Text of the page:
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The Future Infinitive Passive does not often occur in Plautus. In classical Latin it is Impersonal, e.g. credo hostes victum iri, the Infinitive of itur1 victum hostes. But we find in Rud. 1241 a Personal construction: “mihi istaec videtur praeda praedatum irier”. In Truc. 886 the corrupt reading of the MSS. seems to preserve a trace of the common Latin practice of writing this Tense as a Compound word: “spes etiamst hodie tactuiri militem.

From the colloquial use of est ut, erit ut, etc, e.g.

originated the periphrasis fore (Impersonal) ut. On Pseud. 1319hoc ego numquam ratus sum, fore me ut tibi fierem supplex”, see II. 42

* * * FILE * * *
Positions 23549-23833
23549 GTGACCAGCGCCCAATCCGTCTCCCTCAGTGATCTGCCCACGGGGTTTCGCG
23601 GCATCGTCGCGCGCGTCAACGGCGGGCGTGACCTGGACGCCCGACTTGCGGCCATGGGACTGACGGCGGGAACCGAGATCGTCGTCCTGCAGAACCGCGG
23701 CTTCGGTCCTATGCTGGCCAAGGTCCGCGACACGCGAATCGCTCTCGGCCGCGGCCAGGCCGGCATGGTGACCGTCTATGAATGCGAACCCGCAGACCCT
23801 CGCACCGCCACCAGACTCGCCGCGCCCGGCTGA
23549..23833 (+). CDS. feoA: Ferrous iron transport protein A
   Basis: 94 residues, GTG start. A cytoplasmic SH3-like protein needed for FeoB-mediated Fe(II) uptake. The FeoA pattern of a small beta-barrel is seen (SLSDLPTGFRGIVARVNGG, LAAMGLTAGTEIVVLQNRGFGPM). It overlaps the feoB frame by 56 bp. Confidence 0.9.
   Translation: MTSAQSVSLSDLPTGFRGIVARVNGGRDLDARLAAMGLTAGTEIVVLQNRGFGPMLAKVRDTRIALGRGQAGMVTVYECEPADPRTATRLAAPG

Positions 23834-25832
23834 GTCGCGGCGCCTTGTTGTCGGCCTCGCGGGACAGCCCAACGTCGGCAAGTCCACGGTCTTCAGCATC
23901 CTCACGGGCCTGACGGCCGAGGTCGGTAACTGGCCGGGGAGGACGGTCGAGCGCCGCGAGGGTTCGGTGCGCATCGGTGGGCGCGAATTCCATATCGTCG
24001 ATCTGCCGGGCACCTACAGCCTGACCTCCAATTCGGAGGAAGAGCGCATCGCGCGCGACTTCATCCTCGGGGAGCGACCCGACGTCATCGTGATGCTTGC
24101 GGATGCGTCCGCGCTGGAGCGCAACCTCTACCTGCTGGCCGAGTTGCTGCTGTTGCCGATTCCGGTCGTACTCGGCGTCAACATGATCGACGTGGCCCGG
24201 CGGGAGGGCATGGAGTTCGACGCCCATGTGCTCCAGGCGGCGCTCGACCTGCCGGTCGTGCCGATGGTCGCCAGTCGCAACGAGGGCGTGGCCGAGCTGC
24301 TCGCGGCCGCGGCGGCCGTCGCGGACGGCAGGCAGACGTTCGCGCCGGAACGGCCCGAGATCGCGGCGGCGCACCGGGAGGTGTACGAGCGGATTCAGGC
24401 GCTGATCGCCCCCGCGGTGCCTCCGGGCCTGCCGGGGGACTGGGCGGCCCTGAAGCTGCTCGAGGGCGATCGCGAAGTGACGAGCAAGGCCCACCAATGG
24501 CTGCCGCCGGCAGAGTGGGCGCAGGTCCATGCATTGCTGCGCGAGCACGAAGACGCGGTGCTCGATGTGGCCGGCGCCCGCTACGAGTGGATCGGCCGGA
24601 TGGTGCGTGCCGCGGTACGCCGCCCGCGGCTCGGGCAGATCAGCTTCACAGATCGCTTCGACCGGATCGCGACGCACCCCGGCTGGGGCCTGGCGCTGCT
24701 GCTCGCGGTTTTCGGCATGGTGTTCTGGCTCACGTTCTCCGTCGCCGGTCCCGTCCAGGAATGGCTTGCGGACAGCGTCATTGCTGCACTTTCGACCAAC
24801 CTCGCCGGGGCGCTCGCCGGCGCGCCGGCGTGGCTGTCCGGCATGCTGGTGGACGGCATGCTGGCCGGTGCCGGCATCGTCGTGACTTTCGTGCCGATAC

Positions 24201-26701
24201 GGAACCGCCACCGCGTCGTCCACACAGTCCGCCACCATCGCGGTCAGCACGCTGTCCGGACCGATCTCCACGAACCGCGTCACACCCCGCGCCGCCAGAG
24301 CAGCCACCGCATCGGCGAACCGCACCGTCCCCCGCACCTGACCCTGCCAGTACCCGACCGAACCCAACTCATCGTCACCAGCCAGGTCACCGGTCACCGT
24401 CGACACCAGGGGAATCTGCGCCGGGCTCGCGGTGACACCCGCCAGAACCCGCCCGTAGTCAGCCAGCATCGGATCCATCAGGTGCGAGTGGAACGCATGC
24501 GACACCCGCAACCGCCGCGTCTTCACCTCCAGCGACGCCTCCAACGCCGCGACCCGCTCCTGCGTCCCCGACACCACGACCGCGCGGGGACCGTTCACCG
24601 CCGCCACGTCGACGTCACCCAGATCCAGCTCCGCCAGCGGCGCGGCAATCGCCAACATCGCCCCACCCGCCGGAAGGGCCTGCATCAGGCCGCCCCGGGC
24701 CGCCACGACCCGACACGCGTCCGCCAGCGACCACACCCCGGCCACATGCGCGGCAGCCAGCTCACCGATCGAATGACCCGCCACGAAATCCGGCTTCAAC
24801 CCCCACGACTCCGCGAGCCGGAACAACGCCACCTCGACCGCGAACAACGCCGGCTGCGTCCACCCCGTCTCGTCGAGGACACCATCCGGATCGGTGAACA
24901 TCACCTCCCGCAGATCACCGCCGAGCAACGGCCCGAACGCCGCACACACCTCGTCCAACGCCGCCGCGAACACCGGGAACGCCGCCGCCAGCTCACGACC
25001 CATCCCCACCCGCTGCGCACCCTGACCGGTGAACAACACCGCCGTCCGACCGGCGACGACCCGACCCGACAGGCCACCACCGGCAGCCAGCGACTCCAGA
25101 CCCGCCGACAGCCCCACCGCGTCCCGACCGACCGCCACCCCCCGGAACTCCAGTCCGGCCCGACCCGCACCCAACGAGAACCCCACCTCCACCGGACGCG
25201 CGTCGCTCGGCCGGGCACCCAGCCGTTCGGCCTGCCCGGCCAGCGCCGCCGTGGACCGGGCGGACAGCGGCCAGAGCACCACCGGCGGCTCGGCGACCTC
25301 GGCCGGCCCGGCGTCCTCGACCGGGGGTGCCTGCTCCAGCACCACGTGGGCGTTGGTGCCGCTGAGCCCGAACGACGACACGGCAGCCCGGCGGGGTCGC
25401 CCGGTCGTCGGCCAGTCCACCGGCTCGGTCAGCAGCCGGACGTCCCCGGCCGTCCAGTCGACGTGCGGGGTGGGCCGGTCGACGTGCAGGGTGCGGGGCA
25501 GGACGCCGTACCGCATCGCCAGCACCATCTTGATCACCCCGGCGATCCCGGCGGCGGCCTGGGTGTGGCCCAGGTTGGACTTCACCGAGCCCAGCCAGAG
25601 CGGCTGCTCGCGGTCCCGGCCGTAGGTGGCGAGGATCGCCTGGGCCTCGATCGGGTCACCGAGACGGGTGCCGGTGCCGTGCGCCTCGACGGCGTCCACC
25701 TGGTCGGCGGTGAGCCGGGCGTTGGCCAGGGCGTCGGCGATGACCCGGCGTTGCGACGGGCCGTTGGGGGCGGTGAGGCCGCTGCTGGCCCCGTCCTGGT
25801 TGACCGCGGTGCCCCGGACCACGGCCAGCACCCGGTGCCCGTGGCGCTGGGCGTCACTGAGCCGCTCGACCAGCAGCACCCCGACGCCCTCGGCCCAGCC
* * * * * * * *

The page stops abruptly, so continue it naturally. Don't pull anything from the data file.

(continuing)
1 Like Virgil's “itur in antiquam silvam(6.169). Had the choice of this form for the Infinitive Passive any connexion with that Attraction to the Passive of coepi, desino, etc., with a Passive Infinitive, e.g. coeptum est pugnari, desitum est pugnari, etc.? (See above, 6

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